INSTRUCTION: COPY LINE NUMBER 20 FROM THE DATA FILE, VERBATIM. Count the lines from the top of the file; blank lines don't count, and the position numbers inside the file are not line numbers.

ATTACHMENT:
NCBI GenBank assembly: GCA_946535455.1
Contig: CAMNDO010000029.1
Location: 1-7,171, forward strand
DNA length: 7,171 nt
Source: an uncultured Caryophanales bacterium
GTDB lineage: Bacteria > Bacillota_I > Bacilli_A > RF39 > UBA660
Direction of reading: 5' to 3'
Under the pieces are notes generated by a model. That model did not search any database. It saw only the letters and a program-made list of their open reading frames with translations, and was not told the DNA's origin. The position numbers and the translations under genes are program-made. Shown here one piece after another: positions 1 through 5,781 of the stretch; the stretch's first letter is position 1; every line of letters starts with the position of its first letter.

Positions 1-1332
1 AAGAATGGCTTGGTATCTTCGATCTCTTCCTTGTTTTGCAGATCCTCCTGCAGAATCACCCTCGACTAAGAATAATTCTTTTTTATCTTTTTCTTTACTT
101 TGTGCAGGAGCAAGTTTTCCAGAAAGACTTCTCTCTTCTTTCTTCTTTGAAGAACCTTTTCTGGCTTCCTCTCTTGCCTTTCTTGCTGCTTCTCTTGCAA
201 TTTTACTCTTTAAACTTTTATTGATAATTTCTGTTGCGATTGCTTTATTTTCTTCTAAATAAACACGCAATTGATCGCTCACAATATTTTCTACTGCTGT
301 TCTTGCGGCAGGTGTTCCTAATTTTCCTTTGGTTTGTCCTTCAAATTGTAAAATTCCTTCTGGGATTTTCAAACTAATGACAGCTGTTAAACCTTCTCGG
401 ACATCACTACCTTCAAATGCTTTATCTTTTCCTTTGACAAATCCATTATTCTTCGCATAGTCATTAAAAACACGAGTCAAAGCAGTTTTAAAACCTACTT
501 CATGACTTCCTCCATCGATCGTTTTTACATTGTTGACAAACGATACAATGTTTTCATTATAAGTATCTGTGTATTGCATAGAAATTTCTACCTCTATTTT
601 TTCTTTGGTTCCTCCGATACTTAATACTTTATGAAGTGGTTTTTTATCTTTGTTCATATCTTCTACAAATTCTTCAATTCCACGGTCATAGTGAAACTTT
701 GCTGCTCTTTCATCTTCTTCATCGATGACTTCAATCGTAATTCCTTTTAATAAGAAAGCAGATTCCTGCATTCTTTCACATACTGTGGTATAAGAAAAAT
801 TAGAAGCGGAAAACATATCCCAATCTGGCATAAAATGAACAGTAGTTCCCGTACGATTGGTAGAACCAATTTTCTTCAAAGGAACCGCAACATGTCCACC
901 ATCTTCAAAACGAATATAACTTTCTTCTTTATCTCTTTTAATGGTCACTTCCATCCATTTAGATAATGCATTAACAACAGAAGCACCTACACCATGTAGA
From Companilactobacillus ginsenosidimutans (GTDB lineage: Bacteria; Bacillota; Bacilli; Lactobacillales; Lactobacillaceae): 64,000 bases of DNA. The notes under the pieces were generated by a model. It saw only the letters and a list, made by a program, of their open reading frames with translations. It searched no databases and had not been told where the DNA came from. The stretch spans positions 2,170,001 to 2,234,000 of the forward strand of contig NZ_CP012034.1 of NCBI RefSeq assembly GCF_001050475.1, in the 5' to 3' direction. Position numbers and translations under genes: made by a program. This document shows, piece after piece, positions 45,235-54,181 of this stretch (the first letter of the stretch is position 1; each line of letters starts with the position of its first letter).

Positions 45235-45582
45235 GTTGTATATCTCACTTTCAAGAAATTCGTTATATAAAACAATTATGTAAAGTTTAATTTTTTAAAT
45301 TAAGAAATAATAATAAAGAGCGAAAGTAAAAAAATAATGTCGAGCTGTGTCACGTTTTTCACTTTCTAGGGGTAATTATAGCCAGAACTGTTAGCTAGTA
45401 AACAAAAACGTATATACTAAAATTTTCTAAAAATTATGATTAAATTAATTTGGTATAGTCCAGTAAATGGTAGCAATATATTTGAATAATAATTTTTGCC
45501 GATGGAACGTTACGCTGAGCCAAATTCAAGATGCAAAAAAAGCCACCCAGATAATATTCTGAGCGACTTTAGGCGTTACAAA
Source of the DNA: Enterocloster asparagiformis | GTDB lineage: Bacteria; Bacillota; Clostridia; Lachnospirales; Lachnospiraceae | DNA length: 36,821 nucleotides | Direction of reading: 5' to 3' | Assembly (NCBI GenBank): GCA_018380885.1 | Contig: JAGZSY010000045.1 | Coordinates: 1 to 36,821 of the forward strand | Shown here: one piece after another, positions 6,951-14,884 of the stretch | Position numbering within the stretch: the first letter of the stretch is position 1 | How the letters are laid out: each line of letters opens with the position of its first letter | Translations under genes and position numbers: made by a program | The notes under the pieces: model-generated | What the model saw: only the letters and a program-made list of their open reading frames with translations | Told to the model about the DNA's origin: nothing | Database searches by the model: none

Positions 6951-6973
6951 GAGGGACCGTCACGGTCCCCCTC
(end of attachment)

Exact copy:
From Companilactobacillus ginsenosidimutans (GTDB lineage: Bacteria; Bacillota; Bacilli; Lactobacillales; Lactobacillaceae): 64,000 bases of DNA. The notes under the pieces were generated by a model. It saw only the letters and a list, made by a program, of their open reading frames with translations. It searched no databases and had not been told where the DNA came from. The stretch spans positions 2,170,001 to 2,234,000 of the forward strand of contig NZ_CP012034.1 of NCBI RefSeq assembly GCF_001050475.1, in the 5' to 3' direction. Position numbers and translations under genes: made by a program. This document shows, piece after piece, positions 45,235-54,181 of this stretch (the first letter of the stretch is position 1; each line of letters starts with the position of its first letter).